It is an object of the present invention to provide an improved bushing system that is self-aligning and isolates the strap from its mounting hardware without impeding strap rotation.

SUMMARY OF THE INVENTION

The present invention is a bushing system for isolating movement of a rotatable member from a releasable fastener used to secure the member to a support structure. Without limiting the invention, the rotatable member may be a strap and the support structure may include a wall of a boot or a binding. The bushing may include a shaft having, at one end, a network of rotation resistant radially extending teeth or interlocks that cooperates with a complementary network of interlocks provided in the support structure about a mounting hole. The interlocks may have rounded or angled sidewalls that converge at a tip to encourage the bushing and support structure to mesh together. The tip is preferably substantially pointed with a fine edge, a rounded edge or a substantially narrow flat edge. Engagement of the interlocks renders the bushing nonrotatable, isolating the strap from the fastener so that strap rotation does not loosen the fastening connection. A bore through the shaft is adapted to receive a screw or other fastener for securing the bushing to the support structure at the mounting hole. The bushing extends through an opening in the strap, preferably at an end thereof, mounting the strap for rotation relative to the support structure.

In one embodiment of the invention, the bushing system is comprised of a bushing that includes a first end, a second end and a shaft portion therebetween with an outer surface about which the member may be mounted for rotation. The shaft portion has a borehole through which a releasable fastener may extend. The system is further comprised of a support structure having at least one mounting hole for receiving the fastener extending through the bushing which may then be secured by a compatible locking member. The first end of the bushing is configured with a first network of radially extending interlock teeth, wherein each of said first network of radially extending interlock teeth includes a pair of sidewalls that converge into a substantially pointed tip. A portion of the support structure surrounding the mounting hole includes a second network of radially extending interlock teeth, wherein each of the second network of radially extending interlock teeth includes a pair of sidewalls that converge into a substantially pointed tip. The first network of radially extending interlock teeth engages with the second network of radially extending interlock teeth, preventing inadvertent loosening of the fastener when the member is rotated about the shaft portion. The substantially pointed tip of each interlock tooth, preferably, includes a fine edge, a rounded edge or a substantially narrow flat edge.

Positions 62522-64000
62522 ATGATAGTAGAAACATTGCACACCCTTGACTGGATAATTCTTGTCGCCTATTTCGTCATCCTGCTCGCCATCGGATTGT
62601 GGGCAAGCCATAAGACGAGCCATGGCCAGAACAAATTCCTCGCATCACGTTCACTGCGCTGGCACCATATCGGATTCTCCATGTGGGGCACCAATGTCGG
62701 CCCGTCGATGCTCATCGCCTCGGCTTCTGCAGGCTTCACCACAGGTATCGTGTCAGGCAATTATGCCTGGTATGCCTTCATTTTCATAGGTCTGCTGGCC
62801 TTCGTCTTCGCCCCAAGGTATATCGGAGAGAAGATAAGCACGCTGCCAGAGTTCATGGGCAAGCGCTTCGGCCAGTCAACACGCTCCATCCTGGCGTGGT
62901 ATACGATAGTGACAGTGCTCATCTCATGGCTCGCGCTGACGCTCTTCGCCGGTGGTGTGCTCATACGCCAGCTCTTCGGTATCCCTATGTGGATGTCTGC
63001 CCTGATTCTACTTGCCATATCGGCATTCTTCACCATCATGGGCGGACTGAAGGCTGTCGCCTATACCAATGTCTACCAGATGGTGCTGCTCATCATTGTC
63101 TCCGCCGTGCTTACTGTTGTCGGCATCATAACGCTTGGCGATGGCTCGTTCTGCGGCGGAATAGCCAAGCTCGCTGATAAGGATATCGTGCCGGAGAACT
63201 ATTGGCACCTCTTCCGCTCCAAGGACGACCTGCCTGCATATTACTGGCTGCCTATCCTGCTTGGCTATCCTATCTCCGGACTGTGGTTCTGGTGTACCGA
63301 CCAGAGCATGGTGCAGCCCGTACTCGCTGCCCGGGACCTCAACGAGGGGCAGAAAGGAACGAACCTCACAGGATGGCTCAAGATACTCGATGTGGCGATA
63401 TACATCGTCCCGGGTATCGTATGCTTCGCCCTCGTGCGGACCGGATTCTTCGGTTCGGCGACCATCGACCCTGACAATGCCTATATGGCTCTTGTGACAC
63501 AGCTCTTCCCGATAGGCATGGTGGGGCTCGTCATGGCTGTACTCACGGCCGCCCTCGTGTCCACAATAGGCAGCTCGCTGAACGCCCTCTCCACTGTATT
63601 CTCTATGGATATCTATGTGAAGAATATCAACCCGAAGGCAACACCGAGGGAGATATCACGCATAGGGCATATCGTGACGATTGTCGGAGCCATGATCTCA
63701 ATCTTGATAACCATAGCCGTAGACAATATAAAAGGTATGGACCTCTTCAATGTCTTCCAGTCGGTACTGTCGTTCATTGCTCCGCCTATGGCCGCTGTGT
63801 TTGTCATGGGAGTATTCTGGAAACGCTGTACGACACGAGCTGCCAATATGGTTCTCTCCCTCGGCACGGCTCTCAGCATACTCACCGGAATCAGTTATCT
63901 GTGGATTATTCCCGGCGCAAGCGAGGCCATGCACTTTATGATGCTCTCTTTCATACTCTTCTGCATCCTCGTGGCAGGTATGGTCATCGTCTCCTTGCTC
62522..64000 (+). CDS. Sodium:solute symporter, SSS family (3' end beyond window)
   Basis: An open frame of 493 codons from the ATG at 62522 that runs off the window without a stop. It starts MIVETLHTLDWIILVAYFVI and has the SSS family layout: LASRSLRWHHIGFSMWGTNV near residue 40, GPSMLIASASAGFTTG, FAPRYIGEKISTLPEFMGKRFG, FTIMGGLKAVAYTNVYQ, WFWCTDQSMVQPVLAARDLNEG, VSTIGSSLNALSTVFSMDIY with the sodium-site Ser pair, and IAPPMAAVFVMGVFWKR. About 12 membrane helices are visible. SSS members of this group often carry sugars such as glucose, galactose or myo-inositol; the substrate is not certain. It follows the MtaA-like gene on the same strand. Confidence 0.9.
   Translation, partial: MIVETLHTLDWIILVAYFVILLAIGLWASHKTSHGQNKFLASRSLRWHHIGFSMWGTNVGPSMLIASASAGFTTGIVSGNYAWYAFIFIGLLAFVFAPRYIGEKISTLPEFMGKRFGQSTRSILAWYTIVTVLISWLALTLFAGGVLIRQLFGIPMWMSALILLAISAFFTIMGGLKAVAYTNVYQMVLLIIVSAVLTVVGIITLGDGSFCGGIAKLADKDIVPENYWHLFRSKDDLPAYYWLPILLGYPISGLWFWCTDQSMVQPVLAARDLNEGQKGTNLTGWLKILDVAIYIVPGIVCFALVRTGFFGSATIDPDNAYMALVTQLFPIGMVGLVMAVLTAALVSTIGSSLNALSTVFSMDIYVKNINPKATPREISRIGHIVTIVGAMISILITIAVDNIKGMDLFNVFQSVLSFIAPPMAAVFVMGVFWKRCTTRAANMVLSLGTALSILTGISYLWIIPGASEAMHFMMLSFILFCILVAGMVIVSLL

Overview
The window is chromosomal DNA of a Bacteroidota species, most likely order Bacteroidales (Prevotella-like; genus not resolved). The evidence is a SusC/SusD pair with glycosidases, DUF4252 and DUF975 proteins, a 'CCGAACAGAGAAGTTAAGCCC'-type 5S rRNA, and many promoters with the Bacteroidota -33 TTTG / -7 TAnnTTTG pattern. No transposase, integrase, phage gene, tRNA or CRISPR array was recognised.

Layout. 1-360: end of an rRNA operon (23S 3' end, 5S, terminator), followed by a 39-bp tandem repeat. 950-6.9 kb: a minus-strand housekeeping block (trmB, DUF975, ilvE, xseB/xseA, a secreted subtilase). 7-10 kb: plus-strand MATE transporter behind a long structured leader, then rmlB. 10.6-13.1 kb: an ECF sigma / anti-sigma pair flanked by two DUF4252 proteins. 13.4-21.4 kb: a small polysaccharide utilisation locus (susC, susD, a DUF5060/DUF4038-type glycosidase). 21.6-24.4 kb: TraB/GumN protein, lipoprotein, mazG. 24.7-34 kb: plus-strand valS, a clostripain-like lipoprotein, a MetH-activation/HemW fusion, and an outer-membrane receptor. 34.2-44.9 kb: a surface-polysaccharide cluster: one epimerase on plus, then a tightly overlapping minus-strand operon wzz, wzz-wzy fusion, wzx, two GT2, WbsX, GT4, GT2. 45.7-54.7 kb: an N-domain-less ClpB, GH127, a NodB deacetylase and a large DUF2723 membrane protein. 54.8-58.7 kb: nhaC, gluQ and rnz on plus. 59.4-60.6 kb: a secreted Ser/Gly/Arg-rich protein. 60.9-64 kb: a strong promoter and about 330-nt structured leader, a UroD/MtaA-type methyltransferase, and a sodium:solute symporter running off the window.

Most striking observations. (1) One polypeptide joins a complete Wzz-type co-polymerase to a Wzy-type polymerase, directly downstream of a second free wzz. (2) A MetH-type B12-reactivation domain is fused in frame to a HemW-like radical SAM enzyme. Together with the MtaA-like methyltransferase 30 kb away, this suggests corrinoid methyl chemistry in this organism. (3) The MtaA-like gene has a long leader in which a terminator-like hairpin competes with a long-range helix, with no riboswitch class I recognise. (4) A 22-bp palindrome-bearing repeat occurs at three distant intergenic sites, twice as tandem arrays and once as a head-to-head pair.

In another embodiment of the invention, the bushing system is comprised of a bushing that includes a first end, a second end and a shaft portion therebetween with an outer surface about which the member may be mounted for rotation. The shaft portion has a borehole through which a releasable fastener may extend. The system is further comprised of a support structure having at least one mounting hole for receiving the fastener extending through the bushing which may then be secured by a compatible locking member. The first end of the bushing is configured with a first network of interlock members. A portion of the support structure surrounding the mounting hole includes a second network of interlock members, wherein each of the second network of interlock members is substantially flush with or disposed below an outer surface of the support structure. The first network of interlock members engages with the second network of interlock members, preventing inadvertent loosening of the fastener when the member is rotated about the shaft portion.